Golf Fashion Comes to the Fore
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Style Points is a weekly column about how fashion intersects with the wider world.
Until recently, golf was not exactly synonymous with style. If anything, it was synonymous with its polar opposite, calling to mind Jack Nicklaus’ plaid pants, Tiger Woods’ polo shirts, or Jon Daly’s Zubaz-style trousers.
But lately, a whole host of leisure sports have gotten their high-fashion moments in the sun (tennis, skiing, and even pickleball among them). When golf began trending during the peak of the pandemic, says Bandier’s president, Danielle LaFleur, it was an understandable outlet: “People had more time at home, needed outdoor activities, and were seeking out camaraderie and community.”
And as plein-air pandemic pastimes replaced galas and going out, fashion adapted. Brands have seen more women picking up the traditionally male-dominated sport—and their wares along with it. At the Masters last month, designers including Tory Burch created exclusive, sought-after merch around the event. And even bastion of indie-cool SSENSE currently stocks pieces from the up-and-coming London label Manors Golf.
Fashion labels like Burch’s, athleisure giants like Lululemon, and smaller lines such as Recreational Habits and Random Golf Club have all built up their assortments in recent years. In the process, they have avoided the “pink it and shrink it” approach to creating women’s sports clothing and instead offered more fashion-forward options their customer could conceivably sport off the course, too. Take, for example, Burch’s spiffy pleated dress, which the brand recently introduced in daywear-appropriate black. Or Recreational Habits’ embroidered sweatsuit shorts set, which could look just as appropriate at brunch as it does on the green. Still, in this new breed of golfwear, performance elements aren’t neglected, with moisture-wicking and four-way stretch amid all the trendy, slightly retro prints.
Sun Choe, Lululemon’s chief product officer, notes that even before the athletic giant introduced dedicated golf styles, women were already using their pieces for that purpose. “As we saw more of our guests gravitating towards the sport,” she says, “it was only natural to create a collection that delivers everything they have come to love, expect, and feel from our gear, tailored specifically for the needs of golfing.”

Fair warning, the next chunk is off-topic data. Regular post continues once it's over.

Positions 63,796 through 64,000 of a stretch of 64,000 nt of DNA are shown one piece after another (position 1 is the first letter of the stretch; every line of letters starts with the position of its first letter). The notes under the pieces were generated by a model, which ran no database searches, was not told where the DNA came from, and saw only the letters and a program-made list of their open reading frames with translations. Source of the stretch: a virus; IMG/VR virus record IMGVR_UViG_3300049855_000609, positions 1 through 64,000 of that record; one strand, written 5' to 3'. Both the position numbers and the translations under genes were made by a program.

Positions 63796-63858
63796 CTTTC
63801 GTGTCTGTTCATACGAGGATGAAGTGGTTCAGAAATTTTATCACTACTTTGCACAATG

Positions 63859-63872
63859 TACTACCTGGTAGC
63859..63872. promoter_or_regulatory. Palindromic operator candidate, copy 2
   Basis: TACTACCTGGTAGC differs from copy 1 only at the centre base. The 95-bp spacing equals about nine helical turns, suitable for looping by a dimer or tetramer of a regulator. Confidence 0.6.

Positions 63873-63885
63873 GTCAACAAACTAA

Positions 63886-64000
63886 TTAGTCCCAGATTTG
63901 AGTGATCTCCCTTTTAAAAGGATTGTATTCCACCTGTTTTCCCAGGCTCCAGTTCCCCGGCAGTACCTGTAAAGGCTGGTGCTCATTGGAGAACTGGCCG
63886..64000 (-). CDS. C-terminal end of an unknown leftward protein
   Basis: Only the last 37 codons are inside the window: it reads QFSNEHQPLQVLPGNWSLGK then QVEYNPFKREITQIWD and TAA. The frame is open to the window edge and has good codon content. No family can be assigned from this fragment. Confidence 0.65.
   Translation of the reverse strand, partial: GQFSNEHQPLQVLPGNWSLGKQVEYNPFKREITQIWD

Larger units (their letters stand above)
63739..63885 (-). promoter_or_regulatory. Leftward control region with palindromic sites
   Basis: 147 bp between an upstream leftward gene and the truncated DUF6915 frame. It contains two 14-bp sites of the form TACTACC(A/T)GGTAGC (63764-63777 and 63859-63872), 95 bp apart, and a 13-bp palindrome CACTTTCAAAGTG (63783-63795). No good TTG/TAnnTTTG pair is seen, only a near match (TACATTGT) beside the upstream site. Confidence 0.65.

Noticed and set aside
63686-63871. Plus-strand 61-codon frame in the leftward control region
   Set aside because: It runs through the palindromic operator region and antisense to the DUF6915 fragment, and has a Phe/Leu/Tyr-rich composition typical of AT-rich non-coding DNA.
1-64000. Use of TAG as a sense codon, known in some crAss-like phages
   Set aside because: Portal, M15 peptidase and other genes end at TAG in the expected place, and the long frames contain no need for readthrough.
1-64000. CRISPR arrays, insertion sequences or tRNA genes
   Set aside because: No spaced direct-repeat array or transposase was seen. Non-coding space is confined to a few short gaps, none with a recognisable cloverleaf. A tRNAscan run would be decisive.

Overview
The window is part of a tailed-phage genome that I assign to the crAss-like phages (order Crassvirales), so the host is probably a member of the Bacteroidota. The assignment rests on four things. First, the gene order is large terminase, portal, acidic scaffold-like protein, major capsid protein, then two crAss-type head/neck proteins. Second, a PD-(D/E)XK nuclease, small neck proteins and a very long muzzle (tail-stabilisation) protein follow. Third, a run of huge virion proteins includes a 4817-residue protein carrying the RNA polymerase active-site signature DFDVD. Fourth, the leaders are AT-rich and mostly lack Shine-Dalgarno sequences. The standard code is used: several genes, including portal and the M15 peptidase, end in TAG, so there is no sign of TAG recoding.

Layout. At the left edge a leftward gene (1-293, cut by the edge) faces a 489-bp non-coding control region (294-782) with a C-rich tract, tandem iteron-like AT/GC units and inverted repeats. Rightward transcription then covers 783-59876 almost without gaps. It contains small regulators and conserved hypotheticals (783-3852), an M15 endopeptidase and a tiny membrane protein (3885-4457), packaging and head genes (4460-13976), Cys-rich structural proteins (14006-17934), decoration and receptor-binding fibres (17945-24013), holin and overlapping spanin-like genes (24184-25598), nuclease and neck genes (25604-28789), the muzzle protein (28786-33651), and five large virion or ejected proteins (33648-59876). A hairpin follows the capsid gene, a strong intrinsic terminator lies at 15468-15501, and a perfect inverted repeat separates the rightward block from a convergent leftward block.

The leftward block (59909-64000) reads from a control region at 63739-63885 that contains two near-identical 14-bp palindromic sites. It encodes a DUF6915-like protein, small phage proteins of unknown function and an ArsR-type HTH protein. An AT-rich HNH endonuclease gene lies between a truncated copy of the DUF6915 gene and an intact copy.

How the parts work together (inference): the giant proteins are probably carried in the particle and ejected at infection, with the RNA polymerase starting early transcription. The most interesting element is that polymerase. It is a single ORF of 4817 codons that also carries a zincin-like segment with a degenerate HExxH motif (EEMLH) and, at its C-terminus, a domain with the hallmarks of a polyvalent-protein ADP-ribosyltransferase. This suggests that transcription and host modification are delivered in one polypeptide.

LaFleur echoes this, saying that Bandier has seen “tremendous growth” when it comes to “traditional club sports,” like tennis, golf, and pickleball. “To meet the demand, we’re seeing brands develop capsule collections for golf...as well as entire brands springing up to meet the needs of the modern, fashionable golfer,” she adds. Bandier currently carries an array of golf gear from labels like Lacoste, Varley, and The Upside. “There is a growing consumer base looking for atypical looks,” LaFleur says, which “allows us to have a lot of fun with our brand partners.” (This Memorial Day weekend, Bandier’s Southampton store will launch a Lacoste takeover with the French line’s spring 2023 golf and tennis assortments.)
Also driving (pardon the pun) the trend is the return of prep, the fixation on “old money” style, and the obsession with “stealth wealth.” (What setting could be more “old money” than the links?) No wonder many of the looks available skew more old-school prep than nouveau athleisure.
Career advancement may also be a factor: if the old boys’ club is still planning mergers on the fairway, an increasing number of women are, in the spirit of “if you can’t beat them, join them,” heading there too. Jackie Skye Muller, the editor and creative director of Recreational Habits, even directed me to a study about the importance of networking through golf for women in male-dominated fields. And if you’re closing a deal on the course, you might as well look good doing it, too.
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